JUST WHEN YOU THOUGHT YOU’VE heard it all, along comes Dengue Fever. Mixing Cambodian pop—courtesy of singer Chhom Nimol—with surf rock, African funk, and good ol’ American R&B, the band creates a sound that defies categorization. Bassist Senon Williams uses his thumb to thump out the band’s global grooves. See for yourself on the band’s new documentary film, Sleepwalking Through the Mekong.
Dengue Fever creates an exotic mix of Cambodian pop, rock, and R&B. How would you characterize your approach to achieving that sound?
We’re not just trying to make Cambodian music, or freaky music, or weird music. We’re just trying to make good music. I don’t go way out of my way to be exotic— I go way out of my way to be creative. Our music is influenced by Cambodian rock, but our rhythm section is still heavily in the American rock & roll realm. One of my main influences has always been Motown’s James Jamerson.
Now I’m starting to incorporate more African styles in my bass playing. That’s like a melting pot in itself, because the Africans were turned on to a lot of rhythm and blues through James Brown and others. In the last couple years of touring, I’ve been turned on to it by watching people like Seun Kuti and Angelique Kidjo.
The band is currently working on its fourth album. What is that process like?
We’re very critical of ourselves, and we do a lot of homework. We record a lot of our rehearsals in my home studio, and when the guys go home, I’ll go over what we have done. When it comes to writing bass lines, I never want to fall back on whatever’s comfortable. Whenever we’re working on a new album, I go into overdrive— I’ll go into the studio with a drum machine and just play until I come I come up with something new.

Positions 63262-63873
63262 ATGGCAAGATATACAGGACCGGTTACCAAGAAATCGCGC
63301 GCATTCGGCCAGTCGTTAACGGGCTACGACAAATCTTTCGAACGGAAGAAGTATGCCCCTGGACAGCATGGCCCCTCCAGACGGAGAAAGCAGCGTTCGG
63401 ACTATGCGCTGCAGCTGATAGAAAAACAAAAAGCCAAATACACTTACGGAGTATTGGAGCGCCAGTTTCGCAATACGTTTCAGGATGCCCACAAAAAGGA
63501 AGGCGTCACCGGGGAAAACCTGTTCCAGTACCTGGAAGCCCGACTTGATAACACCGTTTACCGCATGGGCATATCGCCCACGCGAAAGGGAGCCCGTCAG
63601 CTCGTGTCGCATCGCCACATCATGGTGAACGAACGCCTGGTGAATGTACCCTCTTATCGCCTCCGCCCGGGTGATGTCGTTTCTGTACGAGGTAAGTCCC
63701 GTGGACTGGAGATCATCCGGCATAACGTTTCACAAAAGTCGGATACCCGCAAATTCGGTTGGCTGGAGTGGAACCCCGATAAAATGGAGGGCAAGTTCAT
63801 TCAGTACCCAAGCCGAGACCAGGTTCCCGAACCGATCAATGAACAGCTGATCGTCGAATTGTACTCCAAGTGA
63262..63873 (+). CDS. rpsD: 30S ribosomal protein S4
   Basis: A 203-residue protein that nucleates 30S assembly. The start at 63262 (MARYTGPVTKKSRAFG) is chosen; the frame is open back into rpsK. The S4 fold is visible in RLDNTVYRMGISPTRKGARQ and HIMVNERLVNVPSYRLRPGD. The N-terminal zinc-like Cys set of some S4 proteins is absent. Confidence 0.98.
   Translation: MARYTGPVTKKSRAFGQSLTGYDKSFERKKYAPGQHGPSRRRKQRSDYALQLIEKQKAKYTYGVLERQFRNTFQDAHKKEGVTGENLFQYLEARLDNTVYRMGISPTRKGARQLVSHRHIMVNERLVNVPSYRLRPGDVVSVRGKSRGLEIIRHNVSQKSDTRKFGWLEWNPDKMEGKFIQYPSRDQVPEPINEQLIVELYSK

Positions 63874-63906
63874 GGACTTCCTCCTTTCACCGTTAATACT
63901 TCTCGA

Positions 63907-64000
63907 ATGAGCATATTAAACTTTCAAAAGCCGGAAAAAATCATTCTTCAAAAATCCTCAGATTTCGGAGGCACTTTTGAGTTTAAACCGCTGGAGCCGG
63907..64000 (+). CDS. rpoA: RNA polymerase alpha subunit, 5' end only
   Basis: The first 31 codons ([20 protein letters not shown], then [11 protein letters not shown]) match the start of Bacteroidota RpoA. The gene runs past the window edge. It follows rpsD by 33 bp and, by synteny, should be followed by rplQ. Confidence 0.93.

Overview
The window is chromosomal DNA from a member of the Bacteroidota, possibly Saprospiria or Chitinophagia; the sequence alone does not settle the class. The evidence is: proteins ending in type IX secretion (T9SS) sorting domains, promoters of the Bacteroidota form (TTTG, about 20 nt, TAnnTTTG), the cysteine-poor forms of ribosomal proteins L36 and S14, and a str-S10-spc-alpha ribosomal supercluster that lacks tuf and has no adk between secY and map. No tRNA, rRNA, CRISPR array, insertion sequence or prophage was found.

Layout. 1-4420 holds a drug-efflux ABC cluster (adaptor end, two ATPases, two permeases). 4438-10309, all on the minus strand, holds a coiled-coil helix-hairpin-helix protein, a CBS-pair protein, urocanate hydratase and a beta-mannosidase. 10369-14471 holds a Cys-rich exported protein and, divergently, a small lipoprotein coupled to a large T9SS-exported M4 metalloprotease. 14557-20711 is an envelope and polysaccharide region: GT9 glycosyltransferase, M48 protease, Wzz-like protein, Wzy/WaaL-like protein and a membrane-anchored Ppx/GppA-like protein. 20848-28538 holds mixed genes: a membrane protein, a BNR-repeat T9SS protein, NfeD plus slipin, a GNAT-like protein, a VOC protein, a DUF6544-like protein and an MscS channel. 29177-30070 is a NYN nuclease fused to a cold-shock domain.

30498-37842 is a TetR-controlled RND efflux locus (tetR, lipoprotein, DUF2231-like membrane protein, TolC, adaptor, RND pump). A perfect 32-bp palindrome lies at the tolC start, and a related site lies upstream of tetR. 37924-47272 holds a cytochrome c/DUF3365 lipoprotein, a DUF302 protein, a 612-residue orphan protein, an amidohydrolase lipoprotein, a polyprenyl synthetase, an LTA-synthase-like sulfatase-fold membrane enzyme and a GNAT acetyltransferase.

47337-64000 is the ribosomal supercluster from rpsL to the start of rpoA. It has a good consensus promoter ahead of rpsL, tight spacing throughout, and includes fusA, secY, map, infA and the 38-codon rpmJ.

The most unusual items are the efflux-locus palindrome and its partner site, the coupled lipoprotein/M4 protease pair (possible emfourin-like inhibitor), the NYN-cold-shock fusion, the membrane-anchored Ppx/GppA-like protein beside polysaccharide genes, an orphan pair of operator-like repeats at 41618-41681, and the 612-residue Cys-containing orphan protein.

You play mostly with your thumb. Why do you prefer that style of playing?
I used to pluck with my two fingers. Then I did a recording session where I was getting the clicking sound of my strings hitting the pickups, and I wasn’t digging it. When I started playing with my thumb, it solved that problem, and I liked the tone a lot more. It was a much fuller, fatter sound. Other bass players might find other ways to get that sound, but this works for me.
You sometimes play your Gibson Grabber. What do you like about that bass?
The Grabber has a pickup that slides about an inch either way [towards the neck or towards the bridge]. The bass has a really strong midrange, which is nice; I feel some bassists focus on getting a strong low end when they should actually focus on the low-mid zone. That way, the kick drum can carry the low end, and the bass can cut through in the mids
In the band’s documentary film Sleepwalking Through the Mekong, you travel around Cambodia, playing with local musicians. What kinds of challenges did that present?
I was sometimes playing with musicians who use microtonal intervals, so I had to tune my bass differently. If I tuned the strings slightly “out” from one another, I was able to play one string for part of the scale, and the next string for another part of the scale. I probably would have had an easier time if I played a fretless bass—it was making my brain hurt!
Cambodia’s history is marked by the violence and genocide of the Khmer Rouge.What impact has that had on the band?
When we started playing, we knew very little about Cambodian music. We were just excited by the idea of playing music that sounded different. But now, even if we have a fun party vibe on stage, we’re aware of the history behind this music. We’ve been approached by professors who’ve used the film in their university courses, and we’ve chosen to work with a few different aid organizations. We’re not a “message band,” but the simple fact that we exist exposes people to a new understanding of culture, music, and history.-Contessa Abono
HEAR HIM ON
Dengue Fever, Sleepwalking Through the Mekong (CD/DVD) [M80 Music, 2009]
Basses 1972 Ampeg Big Stud; 1972 Gibson Grabber
Rig Ampeg SVT-2, Ampeg 1x15 or 8x10 cabs; 1974 Sunn Concert with 2x15 cabinet; mid- ’60s Ampeg B-18N; 1967 Ampeg B-15N
Strings Ernie Ball roundwounds